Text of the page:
BLACKOUT SEALCOATING, INCORPORATED, Kimberly Kolinek, and Paul Kolinek, Plaintiffs–Appellants, v. Terry PETERSON, et al., Defendants–Appellees.
Argued April 11, 2013. -- July 18, 2013
Elliot S. Richardson, Attorney, Korey Cotter Heather & Richardson, LLC, Chicago, IL, for Plaintiff–Appellant.Joel D. Bertocchi, Attorney, Hinshaw & Culbertson, Chicago, IL, for Defendant–Appellee.
EASTERBROOK, Chief Judge.
Blackout Sealcoating performs asphalt paving work and other services for public and private construction projects. Until spring 2012 the Chicago Transit Authority was among its clients. Blackout's two contracts with the CTA were terminable at will, and on May 8, 2012, the CTA informed Blackout that it would not do business with the firm for the next year. The CTA calls such a decision debarment.
Because the contracts were terminable at will, Blackout could not get damages for breach—and at all events such a suit would belong in state court even if the firm asserted that breach of contract deprived it of a property interest. See, e.g., Mid–American Waste Systems, Inc. v. Gary, 49 F.3d 286 (7th Cir.1995); cf. Simmons v. Gillespie, 712 F.3d 1041 (7th Cir.2013). Illinois law allows judicial review of public bodies' debarment decisions, see Arroyo v. Chicago Transit Authority, 394 Ill.App.3d 822, 827, 334 Ill.Dec. 1, 916 N.E.2d 34 (2009), but Blackout did not avail itself of that opportunity. Nor did it use the law of libel, even though it insists that every public announcement of debarment is defamatory. The CTA announced the debarment without giving a public reason. During the litigation, the reason came out: Blackout had hired Michael Ferro, who was under debarment at the CTA. The CTA viewed this as a stratagem to evade its decision about Ferro. Blackout contends that it did not know of Ferro's debarment. The CTA's decision to employ a strict-liability or nofault approach to derivative debarment may be harsh but would not be defamatory. But one way or the other defamation is a state-law issue that was never presented to the state judiciary.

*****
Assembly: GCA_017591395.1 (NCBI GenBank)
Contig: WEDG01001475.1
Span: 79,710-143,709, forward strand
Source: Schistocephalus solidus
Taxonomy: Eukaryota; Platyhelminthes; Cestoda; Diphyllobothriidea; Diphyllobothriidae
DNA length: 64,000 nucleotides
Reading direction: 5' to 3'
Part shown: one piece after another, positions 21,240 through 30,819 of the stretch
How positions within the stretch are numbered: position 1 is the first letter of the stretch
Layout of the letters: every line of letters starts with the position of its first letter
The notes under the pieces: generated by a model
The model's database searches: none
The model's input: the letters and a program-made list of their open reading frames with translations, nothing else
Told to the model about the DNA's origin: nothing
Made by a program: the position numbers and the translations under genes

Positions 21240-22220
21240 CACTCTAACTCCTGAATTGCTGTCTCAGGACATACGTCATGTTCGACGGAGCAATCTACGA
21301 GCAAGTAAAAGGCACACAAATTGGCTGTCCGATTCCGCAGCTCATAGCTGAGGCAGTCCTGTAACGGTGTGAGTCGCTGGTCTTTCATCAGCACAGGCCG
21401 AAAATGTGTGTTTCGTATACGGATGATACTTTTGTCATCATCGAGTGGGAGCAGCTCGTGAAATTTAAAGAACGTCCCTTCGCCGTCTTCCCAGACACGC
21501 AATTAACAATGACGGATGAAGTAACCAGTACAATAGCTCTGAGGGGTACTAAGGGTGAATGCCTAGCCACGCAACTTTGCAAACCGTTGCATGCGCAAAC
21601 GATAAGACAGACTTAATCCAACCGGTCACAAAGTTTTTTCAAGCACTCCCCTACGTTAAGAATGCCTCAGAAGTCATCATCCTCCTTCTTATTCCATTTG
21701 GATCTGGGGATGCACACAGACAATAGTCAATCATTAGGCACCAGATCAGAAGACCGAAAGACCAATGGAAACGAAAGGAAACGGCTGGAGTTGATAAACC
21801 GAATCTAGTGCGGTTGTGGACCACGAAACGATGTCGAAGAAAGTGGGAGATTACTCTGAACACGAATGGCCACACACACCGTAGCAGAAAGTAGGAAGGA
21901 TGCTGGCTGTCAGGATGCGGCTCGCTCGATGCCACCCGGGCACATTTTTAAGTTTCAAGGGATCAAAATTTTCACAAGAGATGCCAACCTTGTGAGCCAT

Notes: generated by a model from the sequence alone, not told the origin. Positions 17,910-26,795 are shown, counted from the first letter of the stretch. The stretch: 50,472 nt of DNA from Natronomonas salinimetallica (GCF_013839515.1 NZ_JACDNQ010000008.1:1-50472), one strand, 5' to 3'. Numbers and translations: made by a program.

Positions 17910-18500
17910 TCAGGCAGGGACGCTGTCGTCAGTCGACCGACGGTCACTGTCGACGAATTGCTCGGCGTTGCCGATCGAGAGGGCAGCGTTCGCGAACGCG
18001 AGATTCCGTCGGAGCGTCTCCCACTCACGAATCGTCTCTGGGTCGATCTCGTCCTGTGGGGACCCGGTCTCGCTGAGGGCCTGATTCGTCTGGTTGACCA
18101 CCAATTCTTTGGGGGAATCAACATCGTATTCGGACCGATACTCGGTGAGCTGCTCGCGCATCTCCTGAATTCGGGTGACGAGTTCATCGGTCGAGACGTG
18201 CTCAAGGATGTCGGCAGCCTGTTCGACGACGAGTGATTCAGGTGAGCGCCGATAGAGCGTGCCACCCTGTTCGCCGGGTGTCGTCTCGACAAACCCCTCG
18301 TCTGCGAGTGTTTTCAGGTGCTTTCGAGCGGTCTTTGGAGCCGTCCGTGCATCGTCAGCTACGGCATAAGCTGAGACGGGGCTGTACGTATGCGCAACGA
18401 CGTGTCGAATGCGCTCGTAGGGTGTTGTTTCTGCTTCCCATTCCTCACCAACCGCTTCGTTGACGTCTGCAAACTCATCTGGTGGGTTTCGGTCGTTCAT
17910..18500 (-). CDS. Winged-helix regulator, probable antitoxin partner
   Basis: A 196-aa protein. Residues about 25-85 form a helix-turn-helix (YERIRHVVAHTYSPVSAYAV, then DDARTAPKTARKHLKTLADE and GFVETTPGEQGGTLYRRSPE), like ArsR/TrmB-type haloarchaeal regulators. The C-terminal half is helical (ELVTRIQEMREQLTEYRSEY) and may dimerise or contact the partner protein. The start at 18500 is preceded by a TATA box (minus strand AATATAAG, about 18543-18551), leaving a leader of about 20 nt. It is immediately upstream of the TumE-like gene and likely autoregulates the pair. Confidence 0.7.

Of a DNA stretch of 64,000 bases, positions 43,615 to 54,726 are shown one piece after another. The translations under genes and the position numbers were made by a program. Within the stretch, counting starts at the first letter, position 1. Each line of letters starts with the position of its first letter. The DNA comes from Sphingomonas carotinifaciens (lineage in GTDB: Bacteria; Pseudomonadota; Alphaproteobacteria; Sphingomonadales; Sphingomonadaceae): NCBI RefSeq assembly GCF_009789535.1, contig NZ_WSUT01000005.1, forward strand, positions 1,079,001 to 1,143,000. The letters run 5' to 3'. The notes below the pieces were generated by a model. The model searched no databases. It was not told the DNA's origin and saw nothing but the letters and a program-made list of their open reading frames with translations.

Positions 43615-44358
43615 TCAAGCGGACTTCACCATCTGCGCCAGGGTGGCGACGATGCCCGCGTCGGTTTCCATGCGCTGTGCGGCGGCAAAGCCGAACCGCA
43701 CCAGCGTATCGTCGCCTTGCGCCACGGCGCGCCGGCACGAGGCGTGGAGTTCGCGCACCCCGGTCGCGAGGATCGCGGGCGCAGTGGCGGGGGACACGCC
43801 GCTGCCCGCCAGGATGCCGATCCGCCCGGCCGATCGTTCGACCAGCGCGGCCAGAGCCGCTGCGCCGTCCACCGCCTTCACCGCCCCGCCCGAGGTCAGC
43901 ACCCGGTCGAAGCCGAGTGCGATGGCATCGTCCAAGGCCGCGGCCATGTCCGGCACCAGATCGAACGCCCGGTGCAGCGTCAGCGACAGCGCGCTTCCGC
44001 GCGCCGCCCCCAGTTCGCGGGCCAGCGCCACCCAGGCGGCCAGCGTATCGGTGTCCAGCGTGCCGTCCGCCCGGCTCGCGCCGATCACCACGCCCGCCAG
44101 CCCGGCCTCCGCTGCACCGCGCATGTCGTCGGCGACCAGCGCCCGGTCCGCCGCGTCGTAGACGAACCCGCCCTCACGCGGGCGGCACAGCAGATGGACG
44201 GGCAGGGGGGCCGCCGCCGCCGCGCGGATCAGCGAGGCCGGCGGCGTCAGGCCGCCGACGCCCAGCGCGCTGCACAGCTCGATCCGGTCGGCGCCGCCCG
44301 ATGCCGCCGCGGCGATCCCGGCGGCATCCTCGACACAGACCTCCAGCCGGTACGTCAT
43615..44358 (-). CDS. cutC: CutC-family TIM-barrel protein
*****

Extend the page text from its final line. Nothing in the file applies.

Having foregone their opportunity to litigate statutory and common-law claims in state court, Blackout and its two owner-managers filed this suit in federal court under 42 U.S.C. § 1983, contending that the CTA had deprived it of “occupational liberty” without due process of law. The theory of such a suit, based on Wisconsin v. Constantineau, 400 U.S. 433, 91 S.Ct. 507, 27 L.Ed.2d 515 (1971), as limited by Paul v. Davis, 424 U.S. 693, 96 S.Ct. 1155, 47 L.Ed.2d 405 (1976), is that, even though defamation affects neither “liberty” nor “property” for the purpose of the fourteenth amendment, and even though Blackout lacked a property right in the at-will contract, defamation that substantially limits one's ability to pursue the common callings of life is a deprivation of liberty. The year's debarment has ended, but the case is not moot because plaintiffs seek damages.
The district court dismissed the complaint, ruling that it did not state a claim on which relief may be granted. 894 F.Supp.2d 1067 (N.D.Ill.2012). The court held that inability to work for a single employer does not deprive a person or corporation of occupational liberty—and that the complaint, which does not allege that plaintiffs bid for work at any other public agency after the CTA's decision, does not plausibly allege inability to work for public or private entities other than the CTA. See, e.g., Ashcroft v. Igbal, 556 U.S. 662, 129 S.Ct. 1937, 173 L.Ed.2d 868 (2009); Bell Atlantic Corp. v. Twombly, 550 U.S. 544, 127 S.Ct. 1955, 167 L.Ed.2d 929 (2007).